Self-compassion is one of the most important modules in The Daring Way intensives that I run, and also a theme that comes up time and time again in my coaching with female leaders. Why is it that we sometimes speak to ourselves in a way that we wouldn't dream of speaking to our friends, (let alone our enemies)?
At its simplest, self-compassion is about treating yourself in a way that you would treat a close friend. What do you do when a close friend is struggling? You give them a hug maybe, let them know that you're there for them, you might buy them a gift or show them some empathy.
Too often, with ourselves, we interrogate our thoughts looking for fault and blame. We beat ourselves up for our failures and the "should" voices have a field day; 'You should have tried harder'. 'You shouldn't have believed in that'. 'You shouldn't have trusted that person'. I also have a tendency to isolate myself and shut myself off from the rest of the world.
Kirsten Neff is a professor at the University of Texas in Austin who has made self-compassion her career's work. I recently had the good fortune of attending an advanced workshop in Texas which she led. I have to say, the work we did together blew my mind.
Often in my courses we discuss Kristen Neff and her work. Up until now the response has been fairly ambiguous. Yes, everyone agrees that we beat ourselves up and speak to ourselves in terrible, terrible ways. Yet everyone feels a little bit resigned to it, that it's an impossible habit to break. There is a limiting belief that to embrace self-compassion is to be a bit fluffy and 'woo woo'. To be frank, it feels a little flakey to be consciously saying 'Oh you poor thing that must be really tough' to ourselves, rather than 'come on Rox snap the fuck out of it!'. The other push back is that our own internal critic has been the driving force behind the success in our lives.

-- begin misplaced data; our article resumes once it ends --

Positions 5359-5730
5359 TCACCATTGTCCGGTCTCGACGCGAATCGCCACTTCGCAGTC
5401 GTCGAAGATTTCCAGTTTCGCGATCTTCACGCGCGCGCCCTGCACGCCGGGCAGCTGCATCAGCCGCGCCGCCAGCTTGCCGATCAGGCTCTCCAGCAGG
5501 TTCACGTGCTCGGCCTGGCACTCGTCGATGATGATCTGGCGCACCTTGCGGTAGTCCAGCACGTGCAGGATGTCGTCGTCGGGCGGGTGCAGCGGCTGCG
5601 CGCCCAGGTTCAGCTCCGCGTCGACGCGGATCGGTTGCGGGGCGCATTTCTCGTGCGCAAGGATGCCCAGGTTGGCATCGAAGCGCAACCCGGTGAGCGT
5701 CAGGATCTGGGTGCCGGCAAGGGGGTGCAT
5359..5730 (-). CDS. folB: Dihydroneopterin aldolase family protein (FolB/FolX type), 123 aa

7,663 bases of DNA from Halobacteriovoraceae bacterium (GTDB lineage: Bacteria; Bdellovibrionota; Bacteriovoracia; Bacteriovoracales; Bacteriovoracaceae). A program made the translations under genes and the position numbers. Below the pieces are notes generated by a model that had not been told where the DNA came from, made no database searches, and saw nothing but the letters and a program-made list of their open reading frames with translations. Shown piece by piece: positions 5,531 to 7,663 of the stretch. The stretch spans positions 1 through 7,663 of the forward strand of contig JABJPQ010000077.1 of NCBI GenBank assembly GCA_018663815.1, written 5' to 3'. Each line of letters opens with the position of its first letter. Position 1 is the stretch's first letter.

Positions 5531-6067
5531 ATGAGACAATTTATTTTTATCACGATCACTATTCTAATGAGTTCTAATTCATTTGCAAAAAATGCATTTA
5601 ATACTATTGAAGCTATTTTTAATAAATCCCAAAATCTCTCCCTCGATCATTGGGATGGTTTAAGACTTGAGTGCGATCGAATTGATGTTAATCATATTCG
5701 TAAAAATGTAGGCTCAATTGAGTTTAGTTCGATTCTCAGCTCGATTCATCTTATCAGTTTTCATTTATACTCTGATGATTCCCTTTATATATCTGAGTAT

Kristen blew all of this out of the water.
Firstly, she came along with the science. The physiological underpinnings of self-criticism is your body feeling threatened - which will produce cortisol and adrenalin. You don't need me to tell you quite how damaging these are in large quantities for our bodies. The physiological response is trying to attack the problem but in actual fact these stress hormones are attacking ourselves because we make ourselves the problem.
In contrast, the physiological underpinnings of self-compassion are in the mammalian care giving system. Physical warmth (giving a hug), gentle touch and soothing vocalisations all produce oxytocin and opiates in our system. Also when you are compassionate the reward centres of the brain light up. Self-compassion literally gives our body the resources to be able to hold our own pain.
When we think about our success being driven by our own self-criticism and harshness, you cannot help but wonder at the cost of what. Sure, we may be driving our external success via promotions, pay increases and getting that mortgage. But what is the cost of that on our physical and mental health? And is it truly sustainable? We know that women seem to be more sensitive to the stress hormone cortisol than men (as detailed in Arianna Huffington's Thrive). Surely it's time for us all to start taking this a bit more seriously.
Take a self-compassion break (courtesy of Kristen Neff).
Every bone in my body resists putting this simple breathing exercise in the newsletter and also resists doing the breathing exercise. Breathing and mindfulness are a continual struggle for me - and yet the science is showing me it isn't fluffy, new age shit at all. This is what we need to start to heal.
Close your eyes and breathe slowly in and out. On the out breath, breathe out compassion for other people. On the in breath, breathe in compassion for yourself. Keep doing this for two minutes thinking about different and specific people to breathe out compassion to, and then extend the same loving kindness to yourself.
Kirsten's website http://www.self-compassion.org is also a wonderful resource for learning more about self-compassion.
Image Beata Ratuszniak. www.unsplash.com